"Hot Spots" Face Scrutiny in Next Cost & Quality Atlas

Jeffrey Rideout, President and CEO, Integrated Healthcare Association

June 08, 2017
Jeffrey Rideout
Jeffrey Rideout

Detailed performance measures of the California health care system are fragmented and scattered across payers, hospitals, physicians, and other providers. Last July, the Integrated Healthcare Association (IHA) created the California Regional Health Care Cost & Quality Atlas, an online tool that provides side-by-side comparisons of clinical quality, hospital utilization, and total cost of care by payer type for 19 California regions. The atlas, which spans commercial insurance, Medicare Advantage and fee-for-service (FFS), and Medi-Cal managed care and FFS, set an important benchmark to measure California's progress toward achieving high-quality, affordable care. The atlas reveals significant geographic variation in both cost and quality. For example, in Southern California, commercial enrollees receive relatively high-quality care at a lower cost, while those in Northern California receive higher-quality care but at a much higher cost.

While we at IHA are proud of the information provided by this tool, almost as soon as it was unveiled, health care stakeholders said they needed deeper, more granular performance measurements to better understand the wide geographic variation in costs and quality and to help identify "hot spots" for targeted improvement efforts.

Next Atlas to Add 6 Million Californians

Working with our health plan and state government partners, the next edition of the atlas will include information on about 6 million more people, bringing the total to 30 million Californians, or three-quarters of the state's population. The updated atlas also will offer more detailed commercial insurance information, moving beyond health maintenance organization (HMO) and preferred provider organization (PPO) categories to include comparative performance information by insurance market segment: large group, small group, individual, Covered California, and self-insured groups.

As our country continues to grapple with the challenge of providing affordable, quality health care to all Americans, performance data by market segment can help answer critical questions, including these: How does the quality and cost of care through Covered California, the state's health insurance exchange, compare with care provided through other market segments? Are Covered California plans more affordable, and if so, why?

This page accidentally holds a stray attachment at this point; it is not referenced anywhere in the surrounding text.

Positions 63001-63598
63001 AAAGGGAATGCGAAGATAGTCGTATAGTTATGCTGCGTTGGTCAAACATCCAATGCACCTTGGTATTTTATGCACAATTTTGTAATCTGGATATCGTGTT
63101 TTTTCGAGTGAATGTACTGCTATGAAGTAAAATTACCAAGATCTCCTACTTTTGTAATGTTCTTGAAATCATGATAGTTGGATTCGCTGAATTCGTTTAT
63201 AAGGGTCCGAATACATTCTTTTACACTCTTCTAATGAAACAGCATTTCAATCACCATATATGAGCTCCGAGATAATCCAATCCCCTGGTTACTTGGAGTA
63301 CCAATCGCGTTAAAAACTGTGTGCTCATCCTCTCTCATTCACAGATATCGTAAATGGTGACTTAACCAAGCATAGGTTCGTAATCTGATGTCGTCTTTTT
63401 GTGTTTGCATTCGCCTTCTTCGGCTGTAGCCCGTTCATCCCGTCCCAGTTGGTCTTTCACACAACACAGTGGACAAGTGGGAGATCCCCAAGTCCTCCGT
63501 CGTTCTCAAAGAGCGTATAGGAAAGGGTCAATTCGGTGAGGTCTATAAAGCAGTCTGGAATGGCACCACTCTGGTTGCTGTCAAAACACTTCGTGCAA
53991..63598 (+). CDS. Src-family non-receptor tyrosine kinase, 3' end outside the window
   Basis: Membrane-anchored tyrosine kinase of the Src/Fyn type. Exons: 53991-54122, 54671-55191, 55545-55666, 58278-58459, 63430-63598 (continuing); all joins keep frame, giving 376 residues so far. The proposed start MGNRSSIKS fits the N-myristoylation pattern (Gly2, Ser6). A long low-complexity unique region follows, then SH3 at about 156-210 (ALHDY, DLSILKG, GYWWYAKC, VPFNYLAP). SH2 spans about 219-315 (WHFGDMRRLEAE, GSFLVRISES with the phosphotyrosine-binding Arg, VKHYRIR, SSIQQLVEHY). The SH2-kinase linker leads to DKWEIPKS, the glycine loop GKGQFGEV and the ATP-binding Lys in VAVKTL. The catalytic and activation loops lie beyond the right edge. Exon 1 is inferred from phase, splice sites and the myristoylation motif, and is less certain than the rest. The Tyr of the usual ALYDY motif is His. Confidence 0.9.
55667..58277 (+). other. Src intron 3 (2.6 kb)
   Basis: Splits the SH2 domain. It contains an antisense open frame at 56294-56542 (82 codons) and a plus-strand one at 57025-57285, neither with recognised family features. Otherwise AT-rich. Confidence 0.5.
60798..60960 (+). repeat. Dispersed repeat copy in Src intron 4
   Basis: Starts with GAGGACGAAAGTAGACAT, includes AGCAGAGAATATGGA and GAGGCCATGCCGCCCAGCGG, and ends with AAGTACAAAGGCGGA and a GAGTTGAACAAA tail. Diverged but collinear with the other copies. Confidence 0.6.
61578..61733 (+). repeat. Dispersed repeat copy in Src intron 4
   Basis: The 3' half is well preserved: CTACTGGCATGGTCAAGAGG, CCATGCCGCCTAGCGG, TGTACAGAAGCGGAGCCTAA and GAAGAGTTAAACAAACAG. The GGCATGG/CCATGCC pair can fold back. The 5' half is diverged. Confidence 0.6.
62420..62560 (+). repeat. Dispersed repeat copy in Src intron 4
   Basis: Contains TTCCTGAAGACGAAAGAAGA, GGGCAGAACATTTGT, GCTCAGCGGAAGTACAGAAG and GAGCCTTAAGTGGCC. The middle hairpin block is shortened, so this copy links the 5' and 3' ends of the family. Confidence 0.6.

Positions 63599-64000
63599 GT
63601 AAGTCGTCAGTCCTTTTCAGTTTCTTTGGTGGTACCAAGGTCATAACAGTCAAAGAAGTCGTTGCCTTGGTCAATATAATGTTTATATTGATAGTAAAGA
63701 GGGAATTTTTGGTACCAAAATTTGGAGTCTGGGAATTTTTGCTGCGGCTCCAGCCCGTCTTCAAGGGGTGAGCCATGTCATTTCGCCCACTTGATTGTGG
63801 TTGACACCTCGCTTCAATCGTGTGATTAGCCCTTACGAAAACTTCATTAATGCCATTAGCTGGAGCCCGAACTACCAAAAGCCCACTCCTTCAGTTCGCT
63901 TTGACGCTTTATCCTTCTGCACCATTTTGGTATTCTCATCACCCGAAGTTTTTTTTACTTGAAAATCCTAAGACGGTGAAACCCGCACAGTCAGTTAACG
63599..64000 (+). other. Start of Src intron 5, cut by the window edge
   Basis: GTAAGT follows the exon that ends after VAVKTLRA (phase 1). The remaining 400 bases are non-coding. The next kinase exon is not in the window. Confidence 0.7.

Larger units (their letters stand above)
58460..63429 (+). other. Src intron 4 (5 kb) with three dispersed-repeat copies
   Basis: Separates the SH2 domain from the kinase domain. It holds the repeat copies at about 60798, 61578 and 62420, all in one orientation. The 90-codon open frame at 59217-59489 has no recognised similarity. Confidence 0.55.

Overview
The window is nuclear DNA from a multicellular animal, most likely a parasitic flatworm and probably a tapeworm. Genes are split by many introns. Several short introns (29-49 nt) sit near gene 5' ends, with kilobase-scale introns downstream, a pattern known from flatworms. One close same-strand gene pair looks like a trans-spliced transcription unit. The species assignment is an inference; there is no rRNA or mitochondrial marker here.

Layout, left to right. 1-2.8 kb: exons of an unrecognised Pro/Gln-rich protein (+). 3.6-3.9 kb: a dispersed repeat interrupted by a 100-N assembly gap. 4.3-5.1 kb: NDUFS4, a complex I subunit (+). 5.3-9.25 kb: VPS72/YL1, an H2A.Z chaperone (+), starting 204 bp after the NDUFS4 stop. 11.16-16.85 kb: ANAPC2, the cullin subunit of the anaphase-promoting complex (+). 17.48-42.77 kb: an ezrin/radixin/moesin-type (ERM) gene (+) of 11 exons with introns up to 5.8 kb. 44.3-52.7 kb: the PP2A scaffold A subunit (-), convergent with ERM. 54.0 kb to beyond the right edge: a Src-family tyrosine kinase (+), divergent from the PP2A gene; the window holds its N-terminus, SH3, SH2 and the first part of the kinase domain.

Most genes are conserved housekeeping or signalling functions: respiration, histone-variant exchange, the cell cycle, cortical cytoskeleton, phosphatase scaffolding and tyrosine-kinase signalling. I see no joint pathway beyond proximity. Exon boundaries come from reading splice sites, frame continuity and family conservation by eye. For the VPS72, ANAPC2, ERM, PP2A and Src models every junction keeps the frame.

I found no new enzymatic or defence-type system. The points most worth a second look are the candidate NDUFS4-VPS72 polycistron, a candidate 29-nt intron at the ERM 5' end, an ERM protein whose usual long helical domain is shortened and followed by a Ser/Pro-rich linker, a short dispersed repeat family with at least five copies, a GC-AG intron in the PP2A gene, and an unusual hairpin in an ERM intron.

In California's commercial market, there has been a steady shift of enrollment from HMO to PPO products, despite evidence that HMOs provide superior quality. At the same time, accountable care organizations (ACOs) have become more prevalent, mostly using PPO products. ACOs are designed to incorporate some of the care integration and coordination generally found in HMO products. The atlas data show that the quality of care in HMOs is on average 48% higher than in PPOs, while average total cost per HMO member is 5% lower. Will PPO ACOs help close this performance gap? The atlas will let us look at this over time.

Adding More Measures

The second edition of the atlas, due out before the end of the year, will include information about enrollees' clinical conditions — diabetes, asthma, low back pain, and childbirth — as well as their level of cost-sharing or out-of-pocket costs. Instead of providing just the overall total cost of care, the atlas will examine cost by service categories: inpatient and outpatient facilities, pharmacy, and physician professional services. In fact, the revised edition of the atlas will more than double the number of performance measures available, as shown in the table below. We've added new clinical quality measures; overuse measures; procedure rates for utilization of common cardiac, orthopedic, and surgical procedures; and separate reporting for maternity, surgery and medical inpatient stays, bed days, and average length of stay.

Comparing Cost & Quality Atlas 1 and 2

With new performance measures and more granular cost information, our goal is to create more actionable information. For example, health care stakeholders will be able to understand which service categories are driving their total cost of care, allowing them to focus regional improvement efforts. Within service categories, they will have additional regional and statewide information on utilization and clinical quality to describe outlier performance.

Reducing performance variation across the state could not only improve care for hundreds of thousands of people, it can save billions of dollars annually. You can read more about this in the IHA issue brief Benchmarking California Health Care Quality and Cost Performance (PDF).

Our plan is to routinely update the Cost & Quality Atlas, with each edition diving deeper. The goal is a simple one: to help everyone involved in California's health care delivery system understand where they stand and how they can improve.